Comedienne, writer, and Stern Show superfan Carol Leifer stopped by the studio this morning. She took Howard through her brilliant Seinfeld episodes, revealed some of the advice from her new book - "How to Succeed in Business Without Really Crying" - and announced that she's more "committed to p*ssy" than ever before.
SEINFELD: EPISODE BY EPISODE
Howard is a big fan of Carol's and with good reason, she wrote some of the greatest Seinfeld plotlines of the show's heyday. Carol was quick to point out that nothing got on the air without going through Jerry Seinfeld and Larry David's brilliant comedic filter. Still, some of her plotlines sound like pure Carol.
The Lip Reader – Carol wrote in her book that the idea for "The Lip Reader" (where George brings a deaf woman to a party so she can lip read his ex-girlfriend and see why she broke up with him) was inspired by hearing deaf comedian Kathy Buckley on the Stern Show in the early 1990s.
The Hamptons – A true classic featuring "the ugly baby" and George's penile "shrinkage." Carol admitted that the term shrinkage actually came from Larry David, not her.
The Understudy – Seinfeld wasn't a megahit when Carol co-wrote "The Understudy" with the late great Marjorie Gross. Carol talked about pleading with Liza Minnelli on the phone to play herself in a guest spot in the episode, but Liza declined. "If you're gonna use me, you have to really use me." Bette Midler ended up taking the role as a favor to her ailing friend Margorie.
The Secretary - Howard particularly liked Elaine's story arch, where she becomes convinced that Barney's department store uses 'skinny mirrors'. Howard swears that he looks great at the gym and horrible in his home mirrors (more on that later).
The Rye – Carole wrote the brilliant plotline where Elaine dates a saxophone player who's artistry is compromised when he goes down on her too much – his lips aren't the same. Kramer also takes over a friend's horse-drawn tourist carriage and feeds the horse a can of 'Beef-A-Reeno' (they weren't allowed to use 'Beefaroni').
The prop guy gave Carol the can, which she treasured until a mover accidentally threw it away, assuming it was garbage.
HOW 'SEINFELD' GETS WRITTEN
Each writer would pitch their ideas to Larry and Jerry one-on-two, so to speak. Carol described a tick of Larry's – he would rotate his shoulder if he didn't love an idea and say, "No, I can see that on another show." Seinfeld did not want to be like any other show. But when a writer hit on something great – skinny mirrors or gossiping manicurists – Larry would leap up and shout, "That's a show!"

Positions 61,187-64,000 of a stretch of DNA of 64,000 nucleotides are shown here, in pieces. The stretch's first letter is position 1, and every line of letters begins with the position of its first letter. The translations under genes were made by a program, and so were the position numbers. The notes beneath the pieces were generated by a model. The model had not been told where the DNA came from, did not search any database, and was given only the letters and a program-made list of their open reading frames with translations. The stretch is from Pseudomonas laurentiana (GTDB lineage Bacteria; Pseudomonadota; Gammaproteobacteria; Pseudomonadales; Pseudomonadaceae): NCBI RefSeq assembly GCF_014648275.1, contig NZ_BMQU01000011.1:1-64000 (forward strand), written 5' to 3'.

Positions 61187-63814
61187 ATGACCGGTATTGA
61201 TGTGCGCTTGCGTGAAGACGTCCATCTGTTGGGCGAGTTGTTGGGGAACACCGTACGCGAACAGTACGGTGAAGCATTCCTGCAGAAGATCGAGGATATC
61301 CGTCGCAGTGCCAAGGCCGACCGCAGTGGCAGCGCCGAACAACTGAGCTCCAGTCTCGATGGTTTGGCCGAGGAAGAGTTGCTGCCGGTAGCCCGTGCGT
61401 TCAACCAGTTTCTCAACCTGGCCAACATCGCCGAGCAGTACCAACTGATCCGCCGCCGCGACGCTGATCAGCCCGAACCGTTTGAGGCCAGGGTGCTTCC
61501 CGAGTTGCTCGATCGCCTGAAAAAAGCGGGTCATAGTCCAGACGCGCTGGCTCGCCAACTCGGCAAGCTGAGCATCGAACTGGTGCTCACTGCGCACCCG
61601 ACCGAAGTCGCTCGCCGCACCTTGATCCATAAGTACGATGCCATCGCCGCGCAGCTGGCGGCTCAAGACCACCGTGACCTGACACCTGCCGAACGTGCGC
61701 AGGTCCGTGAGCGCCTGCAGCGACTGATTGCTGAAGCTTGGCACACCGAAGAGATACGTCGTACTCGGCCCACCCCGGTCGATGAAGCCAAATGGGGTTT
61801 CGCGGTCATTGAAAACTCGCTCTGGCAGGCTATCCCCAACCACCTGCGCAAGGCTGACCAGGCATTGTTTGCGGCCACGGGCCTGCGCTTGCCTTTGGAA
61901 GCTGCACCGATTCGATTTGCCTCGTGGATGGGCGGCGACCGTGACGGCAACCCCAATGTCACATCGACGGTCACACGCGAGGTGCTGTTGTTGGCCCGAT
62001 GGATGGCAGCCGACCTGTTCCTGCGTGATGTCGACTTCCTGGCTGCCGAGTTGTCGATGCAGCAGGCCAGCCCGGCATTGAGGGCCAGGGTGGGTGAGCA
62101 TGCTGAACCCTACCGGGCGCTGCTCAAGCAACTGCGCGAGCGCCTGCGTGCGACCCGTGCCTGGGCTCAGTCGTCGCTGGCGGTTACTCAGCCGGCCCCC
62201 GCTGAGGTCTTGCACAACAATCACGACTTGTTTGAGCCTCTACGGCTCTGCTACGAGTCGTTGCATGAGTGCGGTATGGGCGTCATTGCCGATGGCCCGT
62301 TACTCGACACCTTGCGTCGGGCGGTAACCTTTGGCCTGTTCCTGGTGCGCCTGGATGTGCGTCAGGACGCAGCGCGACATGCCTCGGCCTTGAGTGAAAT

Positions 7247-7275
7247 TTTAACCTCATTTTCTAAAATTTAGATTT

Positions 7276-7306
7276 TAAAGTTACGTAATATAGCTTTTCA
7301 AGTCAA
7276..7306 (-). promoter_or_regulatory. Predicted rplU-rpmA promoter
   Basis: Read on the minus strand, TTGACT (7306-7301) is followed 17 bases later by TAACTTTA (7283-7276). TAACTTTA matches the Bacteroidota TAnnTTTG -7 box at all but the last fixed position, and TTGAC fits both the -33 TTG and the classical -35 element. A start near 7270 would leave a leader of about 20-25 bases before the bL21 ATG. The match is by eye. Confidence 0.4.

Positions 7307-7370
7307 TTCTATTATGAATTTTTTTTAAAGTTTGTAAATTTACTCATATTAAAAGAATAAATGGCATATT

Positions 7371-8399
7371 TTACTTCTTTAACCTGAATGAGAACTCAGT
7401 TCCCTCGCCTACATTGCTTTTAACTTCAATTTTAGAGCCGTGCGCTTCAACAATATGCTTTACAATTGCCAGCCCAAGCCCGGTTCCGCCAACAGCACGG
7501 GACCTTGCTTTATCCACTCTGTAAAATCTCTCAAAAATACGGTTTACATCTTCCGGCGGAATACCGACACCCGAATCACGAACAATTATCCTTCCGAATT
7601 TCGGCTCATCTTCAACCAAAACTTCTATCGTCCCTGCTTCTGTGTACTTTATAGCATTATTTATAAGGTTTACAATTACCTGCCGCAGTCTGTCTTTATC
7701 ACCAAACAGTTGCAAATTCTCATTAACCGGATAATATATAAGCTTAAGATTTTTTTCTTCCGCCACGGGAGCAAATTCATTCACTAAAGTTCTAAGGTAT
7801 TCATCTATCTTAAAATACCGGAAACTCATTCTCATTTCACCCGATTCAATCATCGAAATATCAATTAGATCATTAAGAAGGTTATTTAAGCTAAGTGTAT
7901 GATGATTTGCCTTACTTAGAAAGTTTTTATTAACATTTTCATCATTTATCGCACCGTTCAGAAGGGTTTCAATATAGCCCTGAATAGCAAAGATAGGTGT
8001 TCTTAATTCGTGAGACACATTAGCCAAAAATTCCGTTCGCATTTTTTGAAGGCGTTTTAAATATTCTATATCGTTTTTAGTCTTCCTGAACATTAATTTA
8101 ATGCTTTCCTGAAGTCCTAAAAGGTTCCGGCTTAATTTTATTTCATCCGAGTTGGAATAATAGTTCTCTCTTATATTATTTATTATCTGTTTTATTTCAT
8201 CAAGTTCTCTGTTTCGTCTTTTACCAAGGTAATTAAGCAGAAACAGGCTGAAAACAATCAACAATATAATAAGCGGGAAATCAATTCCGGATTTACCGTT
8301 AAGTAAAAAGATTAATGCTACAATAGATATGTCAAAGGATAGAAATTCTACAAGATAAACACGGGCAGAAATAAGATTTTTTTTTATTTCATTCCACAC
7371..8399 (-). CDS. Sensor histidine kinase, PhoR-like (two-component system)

Other highlights from Carol's interview:
* It's somewhat rare for a comic to have one rough season at "Saturday Night Live" and go on to greatness, but that's what happened to Carol. She realizes now that she was writing to please fellow-writers Al Franken and Jim Downey and not the big man in charge, Lorne Michaels. Carol felt that Lorne didn't really get her, but instead of trying to show him her talent, she shrunk down and hid away from him. It taught her a valuable lesson – aim to please the man in charge.
* Someone who never shrunk down and hid away was stockbroker-turned-Stern Show writer Sal Governale. Carol actually used his story as a lesson in her book and, if you can believe it, it's not what NOT to do. Carol wrote that by being the "squeaky wheel," Sal made an impression and refused to be ignored. This has got to be the first and last time Sal will ever be used as a business success story.
Carol had a major announcement, a true Stern Show exclusive: She started off saying she loved her partner, Lori, they'd been together a long time. Howard thought she was about to announce that she was going back to guys, but Carol assured him "I'm committed to p*ssy." In fact, she was more committed than ever as she announced that she and her partner were getting married.
Check out Carol's new book "How to Succeed in Business Without Really Crying."